Honoring International Transgender Day of Visibility

Posted on Thursday, March 31, 2022 by Julia Deters

March 31 is the International Transgender Day of Visibility. This day was created to celebrate transgender people and raise awareness of the discrimination they face still today. One of the best ways to better understand someone’s experience (and often our own) is through reading. Here’s a list of books that feature transgender characters or explore gender identity. Below are a handful of my personal favorites. 

Being You” works wonderfully as a first-introduction-to-gender book for young ones.

"Being You" book cover

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First Chapter Books

Posted on Thursday, March 17, 2022 by Katie

Jumping from the lower shelves of picture books to the taller shelves of chapter books can be a big step, not only for the young reader making the journey, but their family as well. Often, parents and caregivers ask for book recommendations for children who are reading on their own but are not ready for longer chapter books. These kiddos are confidently reading books in the “Beginning to Read” section, such as Frog and Toad and are ready for a longer story. Luckily the library has a great stock of chapter books for young readers first exploring these longer titles. Continue reading “First Chapter Books”

Math Fun for Pi Day

Posted on Monday, March 14, 2022 by Laura

It’s March 14th, and today’s date happens to share some numbers with a very important mathematical constant: pi!

Pi expresses the ratio of a circle’s circumference to its diameter. Simply put, the distance around a circle is just a little more than three times the distance across a circle (3.14, to be more exact). Pi is an irrational number, which means its decimals go on and on forever with absolutely no end in sight! Each year, students and fun-loving scientists celebrate March 14, or Pi Day, with all kinds of fun math activities. And what better day than today to indulge in a delicious slice of pie and calculate its area while you’re at it?

A large pi symbol surrounded by colorful numbers on a plain white background.
Photo via Vecteezy.

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What’s That Smell?

Posted on Thursday, March 10, 2022 by Adam

A few months ago, due to catching COVID-19, I lost my sense of smell for the first time in my life. It was quite a shock to wake up one morning and be unable to recognize strong scents like garlic, vinegar and bleach. Thankfully my sense of smell has returned, and I have been grateful to once again recognize the wonderful aromas of coffee, food, flowers and countless other things (even if it was kind of nice to avoid smelling some not-so-wonderful scents for several weeks). In honor of our miraculous noses, and the over one trillion odors that the human nose can detect, I have highlighted a handful of children’s books — fiction and nonfiction — that focus on all aspects of smell.

For a couple of primers on how our sense of smell works, “What is Smell?” by Molly Aloian, and “Smelling,” by Martha E.H. Rustad, are both great photo illustrated books that will give young readers a thorough rundown of the science behind scent.

For more on the science of smells, Kay Edward’s “Stinky Science” examines “why the smelliest smells smell so smelly” in a very funny way, with chapter titles like “How You Smelt What You Got Dealt” and “The Structure of Stinks.” And in “How to Make a Mystery Smell Balloon,” by Lori Shores, you’ll learn, through easy step-by-step instructions, how to create a fun science project that will have your friends crinkling their noses and asking, “What’s that smell?!” Continue reading “What’s That Smell?”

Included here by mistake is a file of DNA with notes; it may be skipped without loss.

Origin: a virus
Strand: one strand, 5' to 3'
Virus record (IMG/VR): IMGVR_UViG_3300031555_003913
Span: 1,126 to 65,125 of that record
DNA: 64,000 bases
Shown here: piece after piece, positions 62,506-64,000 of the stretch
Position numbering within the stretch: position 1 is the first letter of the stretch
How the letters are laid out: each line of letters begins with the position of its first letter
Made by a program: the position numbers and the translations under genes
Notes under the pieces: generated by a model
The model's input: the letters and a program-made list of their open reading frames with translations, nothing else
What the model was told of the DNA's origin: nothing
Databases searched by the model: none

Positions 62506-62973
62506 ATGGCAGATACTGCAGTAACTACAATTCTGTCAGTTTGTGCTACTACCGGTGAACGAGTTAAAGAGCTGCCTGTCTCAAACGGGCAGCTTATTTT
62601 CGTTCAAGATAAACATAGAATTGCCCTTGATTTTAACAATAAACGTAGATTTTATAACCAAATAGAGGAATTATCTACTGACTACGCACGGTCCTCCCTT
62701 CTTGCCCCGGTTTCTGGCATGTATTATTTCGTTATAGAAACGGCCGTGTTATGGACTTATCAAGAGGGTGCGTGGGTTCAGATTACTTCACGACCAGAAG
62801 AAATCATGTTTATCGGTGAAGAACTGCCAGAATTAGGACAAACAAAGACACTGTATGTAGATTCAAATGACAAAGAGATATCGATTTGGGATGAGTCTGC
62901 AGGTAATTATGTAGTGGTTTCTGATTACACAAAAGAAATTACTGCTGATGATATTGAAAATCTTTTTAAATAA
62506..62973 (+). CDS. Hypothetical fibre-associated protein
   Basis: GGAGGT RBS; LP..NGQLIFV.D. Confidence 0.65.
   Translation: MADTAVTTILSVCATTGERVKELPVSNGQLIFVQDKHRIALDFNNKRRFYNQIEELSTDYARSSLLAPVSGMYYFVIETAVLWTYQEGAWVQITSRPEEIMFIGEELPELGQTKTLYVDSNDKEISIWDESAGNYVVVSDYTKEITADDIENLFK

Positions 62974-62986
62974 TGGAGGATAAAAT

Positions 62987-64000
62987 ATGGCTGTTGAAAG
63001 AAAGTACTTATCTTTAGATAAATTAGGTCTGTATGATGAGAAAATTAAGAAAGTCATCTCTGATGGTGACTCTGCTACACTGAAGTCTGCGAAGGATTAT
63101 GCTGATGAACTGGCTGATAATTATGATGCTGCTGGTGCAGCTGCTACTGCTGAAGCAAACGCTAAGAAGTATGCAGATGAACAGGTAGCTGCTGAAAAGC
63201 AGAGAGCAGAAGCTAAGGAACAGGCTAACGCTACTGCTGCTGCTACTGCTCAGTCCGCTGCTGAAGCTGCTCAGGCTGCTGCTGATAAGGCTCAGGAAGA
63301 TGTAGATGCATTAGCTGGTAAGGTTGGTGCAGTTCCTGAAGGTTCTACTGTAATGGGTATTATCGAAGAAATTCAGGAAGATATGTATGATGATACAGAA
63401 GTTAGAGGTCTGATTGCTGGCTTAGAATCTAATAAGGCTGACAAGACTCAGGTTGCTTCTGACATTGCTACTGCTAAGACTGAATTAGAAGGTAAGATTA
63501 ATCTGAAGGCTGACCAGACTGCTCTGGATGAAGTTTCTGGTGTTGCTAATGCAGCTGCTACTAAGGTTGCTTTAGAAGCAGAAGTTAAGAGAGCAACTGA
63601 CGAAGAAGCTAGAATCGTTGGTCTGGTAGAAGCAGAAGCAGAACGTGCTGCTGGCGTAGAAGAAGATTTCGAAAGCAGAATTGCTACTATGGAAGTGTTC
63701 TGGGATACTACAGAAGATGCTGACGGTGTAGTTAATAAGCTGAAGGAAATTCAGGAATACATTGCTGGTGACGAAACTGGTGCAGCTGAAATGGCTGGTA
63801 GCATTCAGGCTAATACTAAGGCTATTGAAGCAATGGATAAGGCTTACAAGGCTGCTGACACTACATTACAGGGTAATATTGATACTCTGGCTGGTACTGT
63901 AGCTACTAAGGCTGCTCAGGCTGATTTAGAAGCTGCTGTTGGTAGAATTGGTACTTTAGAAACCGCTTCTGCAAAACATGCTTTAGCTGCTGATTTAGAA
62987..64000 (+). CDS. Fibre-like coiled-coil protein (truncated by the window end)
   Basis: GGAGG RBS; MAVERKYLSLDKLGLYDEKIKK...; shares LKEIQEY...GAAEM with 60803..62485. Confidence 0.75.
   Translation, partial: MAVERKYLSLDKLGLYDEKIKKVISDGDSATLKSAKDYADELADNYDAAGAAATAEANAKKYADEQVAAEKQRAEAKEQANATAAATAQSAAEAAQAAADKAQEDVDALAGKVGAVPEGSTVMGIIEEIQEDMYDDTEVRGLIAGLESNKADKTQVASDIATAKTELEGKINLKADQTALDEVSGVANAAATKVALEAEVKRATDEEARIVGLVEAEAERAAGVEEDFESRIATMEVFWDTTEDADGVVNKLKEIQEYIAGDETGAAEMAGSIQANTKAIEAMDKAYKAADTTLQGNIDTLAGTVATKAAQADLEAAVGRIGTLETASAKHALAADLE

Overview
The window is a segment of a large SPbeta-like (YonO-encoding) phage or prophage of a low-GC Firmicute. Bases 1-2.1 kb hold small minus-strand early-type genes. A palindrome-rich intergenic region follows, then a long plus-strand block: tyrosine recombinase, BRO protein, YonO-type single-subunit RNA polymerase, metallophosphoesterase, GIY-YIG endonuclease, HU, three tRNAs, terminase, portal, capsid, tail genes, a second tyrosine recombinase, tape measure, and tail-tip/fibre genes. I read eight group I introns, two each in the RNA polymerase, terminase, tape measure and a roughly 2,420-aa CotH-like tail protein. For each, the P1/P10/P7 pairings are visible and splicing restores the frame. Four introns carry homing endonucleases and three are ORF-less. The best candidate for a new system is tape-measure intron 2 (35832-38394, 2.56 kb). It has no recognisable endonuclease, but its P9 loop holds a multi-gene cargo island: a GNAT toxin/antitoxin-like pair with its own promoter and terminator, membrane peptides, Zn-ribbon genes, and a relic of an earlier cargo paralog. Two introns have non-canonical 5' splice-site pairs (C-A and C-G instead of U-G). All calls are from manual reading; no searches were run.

Celebrating Youth Art Month with Ekphrasis

Posted on Monday, March 7, 2022 by Grae

2022 Youth Art Month winning flag design for Missouri by 6th grader Lula George. The design features a blue background over which two pieces of chain are linked together. Text of the 2022 theme “Art Connects Us” runs through the chain links. Inside the negative space on the left side of the flag is a white flower with yellow center, a representation of the state flower, the hawthorn. Inside the negative space on the right side of the flag is a drawing of a bird, a representation of the state bird, the eastern bluebird. At the top-center of the flag, text reads “youth art month,” while at the bottom-center text reads “Missouri.”
The 2022 winning flag design for the state of Missouri, created by 6th grader Lula George. Image courtesy of the Missouri Art Education Association.

Welcome to Youth Art Month! Every March in the U.S., countless educational institutions, museums, nonprofit organizations, state legislatures and libraries celebrate Youth Art Month, or the delightful acronym YAM. Founded in 1961 as Children’s Art Month by the Art & Creative Materials Institute (ACMI), YAM champions the visual arts and encourages the participation in and the development of arts education across the nation’s youth population from kindergarten to 12th grade. At the national level, YAM is run by the Council For Arts Education (CFAE), which coordinates a yearly theme and flag-design competition across all 50 states. Each state submits a student-designed flag interpreting the yearly theme, which is then showcased at the YAM Museum at the National Art Education Association Convention. The theme for 2021-2022 is “Art Connects Us,” and this year’s convention ran last week from March 3-5. Continue reading “Celebrating Youth Art Month with Ekphrasis”

Brianna’s Books: Early 2022 Favorites

Posted on Wednesday, March 2, 2022 by Brianna

Brianna's Books Banner

I’m baaaack! I missed writing for you all! I’ve recently returned from maternity leave, so I’ve got so many fun books from January and February to share with you. I promise that next month we’ll be back to our regular brand new releases, but in the meantime please enjoy these titles from the beginning of the year. Read to the end for a picture of my sweet little bibliophile!